When you hear “Earth” what comes to mind? The ground on which we walk? The soil that nurtures plants and other life? This planet, the 3rd rock from the Sun? The living ecosystem of which we are a part?
All these descriptions are correct, and the fact that they are all correct is worth contemplating. What is Earth?
To The Earth
A Hymn of Orpheus
O Goddess, Earth, of Gods and men the source,
Endu’d with fertile, all destroying force;
All-parent, bounding, whose prolific pow’rs,
Produce a store of beauteous fruits and flow’rs,
All-various maid, th’ eternal world’s strong base
Immortal, blessed, crown’d with ev’ry grace;
From whose wide womb, as from an endless root,
Fruits, many-form’d, mature and grateful shoot.
Deep bosom’d, blessed, pleas’d with grassy plains,
Sweet to the smell, and with prolific rains.
All flow’ry dæmon, centre of the world,
Around thy orb, the beauteous stars are hurl’d
With rapid whirl, eternal and divine,
Whose frames with matchless skill and wisdom shine.
Come, blessed Goddess, listen to my pray’r,
And make increase of fruits thy constant care;
With fertile Seasons in thy train, draw near,
And with propitious mind thy suppliant hear.
Earth is the element of the North, of midnight, and of Winter. In the Tarot, Earth is represented by Pentacles, the tool of the material world, money, abundance, fertility, practicality, and rock-solid reliability.
If I grab a handful of Blackland Prairie soil from my back yard here north of Dallas and then grab another handful of Georgia Red Clay from my previous home in the Atlanta area, I do not need sophisticated testing equipment to know they are different. They look different, feel different, and smell different. Plant life that will thrive in one will struggle in the other. And while one soil supports slab foundations very well, the other does not… as has been clearly (and expensively) demonstrated to me this year.
Blackland Prairie is not Georgia Red Clay, but they are both Earth.
It is relatively simple to form a relationship with the Earth in your back yard. You can touch it, smell it, and taste it. You can dig in it, feed it and nurture it. And it can nurture you in return, by supporting plant life, other animals, or simply by its grounding presence.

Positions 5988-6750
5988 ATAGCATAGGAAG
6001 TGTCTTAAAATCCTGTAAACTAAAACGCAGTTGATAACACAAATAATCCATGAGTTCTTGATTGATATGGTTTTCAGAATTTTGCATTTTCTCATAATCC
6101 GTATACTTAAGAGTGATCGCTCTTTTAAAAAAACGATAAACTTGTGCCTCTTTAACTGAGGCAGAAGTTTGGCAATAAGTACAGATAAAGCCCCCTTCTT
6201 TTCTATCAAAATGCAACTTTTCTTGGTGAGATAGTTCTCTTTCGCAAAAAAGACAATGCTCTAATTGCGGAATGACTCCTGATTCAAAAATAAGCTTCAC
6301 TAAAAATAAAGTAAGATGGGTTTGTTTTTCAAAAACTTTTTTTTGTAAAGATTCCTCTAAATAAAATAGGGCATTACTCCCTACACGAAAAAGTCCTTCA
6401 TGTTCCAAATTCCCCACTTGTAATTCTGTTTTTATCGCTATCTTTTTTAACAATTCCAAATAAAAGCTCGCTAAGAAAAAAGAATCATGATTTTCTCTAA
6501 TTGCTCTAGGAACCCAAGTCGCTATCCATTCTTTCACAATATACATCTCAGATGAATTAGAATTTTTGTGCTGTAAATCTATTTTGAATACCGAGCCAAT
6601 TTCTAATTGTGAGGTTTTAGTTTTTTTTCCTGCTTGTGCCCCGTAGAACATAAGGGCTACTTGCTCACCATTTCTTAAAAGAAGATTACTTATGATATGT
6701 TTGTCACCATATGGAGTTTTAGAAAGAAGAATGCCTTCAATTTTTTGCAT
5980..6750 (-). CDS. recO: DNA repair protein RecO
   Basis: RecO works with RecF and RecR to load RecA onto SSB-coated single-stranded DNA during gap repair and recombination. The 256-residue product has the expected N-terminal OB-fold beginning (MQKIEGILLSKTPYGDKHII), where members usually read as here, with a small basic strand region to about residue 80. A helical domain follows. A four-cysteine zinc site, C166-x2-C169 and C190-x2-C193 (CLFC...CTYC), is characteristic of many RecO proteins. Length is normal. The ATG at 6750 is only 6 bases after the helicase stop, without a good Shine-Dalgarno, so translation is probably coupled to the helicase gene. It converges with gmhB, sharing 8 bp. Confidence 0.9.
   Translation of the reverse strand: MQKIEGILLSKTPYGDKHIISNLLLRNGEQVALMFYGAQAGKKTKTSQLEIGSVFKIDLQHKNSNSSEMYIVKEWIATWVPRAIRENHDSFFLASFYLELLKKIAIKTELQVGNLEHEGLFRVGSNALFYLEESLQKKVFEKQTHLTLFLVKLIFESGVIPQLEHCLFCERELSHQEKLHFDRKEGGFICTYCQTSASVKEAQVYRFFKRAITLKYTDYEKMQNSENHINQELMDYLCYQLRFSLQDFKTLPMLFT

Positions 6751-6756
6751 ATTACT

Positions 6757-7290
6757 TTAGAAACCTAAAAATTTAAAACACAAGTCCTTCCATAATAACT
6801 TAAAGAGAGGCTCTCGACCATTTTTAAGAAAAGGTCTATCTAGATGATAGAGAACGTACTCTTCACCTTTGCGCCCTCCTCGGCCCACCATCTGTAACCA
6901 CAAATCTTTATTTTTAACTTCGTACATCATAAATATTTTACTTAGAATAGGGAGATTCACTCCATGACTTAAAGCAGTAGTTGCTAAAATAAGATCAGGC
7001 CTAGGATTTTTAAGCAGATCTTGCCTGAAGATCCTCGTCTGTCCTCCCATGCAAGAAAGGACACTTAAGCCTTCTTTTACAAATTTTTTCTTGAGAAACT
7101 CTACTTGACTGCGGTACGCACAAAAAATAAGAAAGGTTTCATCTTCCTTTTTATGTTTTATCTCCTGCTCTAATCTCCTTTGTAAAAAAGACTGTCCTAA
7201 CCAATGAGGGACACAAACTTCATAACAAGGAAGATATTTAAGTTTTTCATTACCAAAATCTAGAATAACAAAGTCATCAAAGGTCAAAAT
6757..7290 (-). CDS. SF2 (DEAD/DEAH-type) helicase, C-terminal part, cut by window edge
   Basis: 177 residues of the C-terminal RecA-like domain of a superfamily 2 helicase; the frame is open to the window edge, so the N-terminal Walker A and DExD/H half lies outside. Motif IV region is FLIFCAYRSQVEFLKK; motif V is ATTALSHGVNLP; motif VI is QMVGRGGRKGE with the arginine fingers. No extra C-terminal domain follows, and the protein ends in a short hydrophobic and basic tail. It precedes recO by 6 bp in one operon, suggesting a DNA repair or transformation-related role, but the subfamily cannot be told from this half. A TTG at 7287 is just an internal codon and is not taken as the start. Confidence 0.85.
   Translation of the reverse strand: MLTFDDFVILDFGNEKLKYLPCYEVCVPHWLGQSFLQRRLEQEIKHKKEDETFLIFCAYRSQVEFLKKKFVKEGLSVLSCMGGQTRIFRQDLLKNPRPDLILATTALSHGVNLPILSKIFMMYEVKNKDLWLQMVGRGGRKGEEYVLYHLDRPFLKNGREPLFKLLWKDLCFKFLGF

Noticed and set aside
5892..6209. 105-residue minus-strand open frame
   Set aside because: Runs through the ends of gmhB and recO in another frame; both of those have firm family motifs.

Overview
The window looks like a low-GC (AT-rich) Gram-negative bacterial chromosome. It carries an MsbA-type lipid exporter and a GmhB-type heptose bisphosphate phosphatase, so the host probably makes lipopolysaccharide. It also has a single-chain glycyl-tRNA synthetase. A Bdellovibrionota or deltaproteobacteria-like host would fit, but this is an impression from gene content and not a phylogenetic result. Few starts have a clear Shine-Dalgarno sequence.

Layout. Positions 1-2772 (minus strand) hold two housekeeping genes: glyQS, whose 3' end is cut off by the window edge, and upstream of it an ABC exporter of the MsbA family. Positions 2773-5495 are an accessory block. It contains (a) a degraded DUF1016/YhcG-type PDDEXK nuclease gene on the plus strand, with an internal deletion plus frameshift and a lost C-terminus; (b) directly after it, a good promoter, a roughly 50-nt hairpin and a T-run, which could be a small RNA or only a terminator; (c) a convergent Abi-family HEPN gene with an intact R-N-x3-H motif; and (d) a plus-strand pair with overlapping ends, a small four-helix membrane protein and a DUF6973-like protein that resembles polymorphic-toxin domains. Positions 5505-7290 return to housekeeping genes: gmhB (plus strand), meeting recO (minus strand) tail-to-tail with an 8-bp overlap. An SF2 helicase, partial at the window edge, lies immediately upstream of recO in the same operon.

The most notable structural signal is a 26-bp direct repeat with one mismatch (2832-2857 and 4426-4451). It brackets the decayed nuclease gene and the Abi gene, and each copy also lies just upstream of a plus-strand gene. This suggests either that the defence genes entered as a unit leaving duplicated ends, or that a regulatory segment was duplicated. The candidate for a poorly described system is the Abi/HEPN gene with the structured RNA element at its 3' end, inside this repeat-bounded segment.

It is far more difficult to form a relationship with, say, the Earth in the Amazon jungle. You can travel there and visit, or you could have someone in Brazil send you a bag of soil (but don’t – it’s illegal, and for good reason). You could travel astrally or shamanically to the Amazon, but even if you are highly skilled in such practices, it’s not the same kind of relationship as touching the Earth with your own physical hands.
The Earth in your back yard is not the Earth in the Amazon jungle, but they are both Earth.
It is very easy – and, I think, very necessary – to form a relationship with the Earth where you are. It’s so easy we often overlook it, or think it’s somehow less important than “bigger” relationships. It is far more difficult to form a relationship with the Earth in places where you are not, and it is extremely difficult to form a relationship with the Earth as a whole. The Earth is too big and we are too small.
How many times do we hear well-meaning folks (some Pagan, many not) talk about “healing the Earth” or “saving the Earth”? Some call this hubris – I’ll give them the benefit of the doubt and call it naïveté.
It is helpful to understand – intuitively as well as intellectually – the interconnectedness of all the Earth. It helps us remember that what we do has effects that reach far beyond our own back yards. But when it comes to forming meaningful reciprocal relationships and when it comes to taking practical action that results in tangible change, there really is no place like home.
May the blessings of Earth be with you and your Great Work!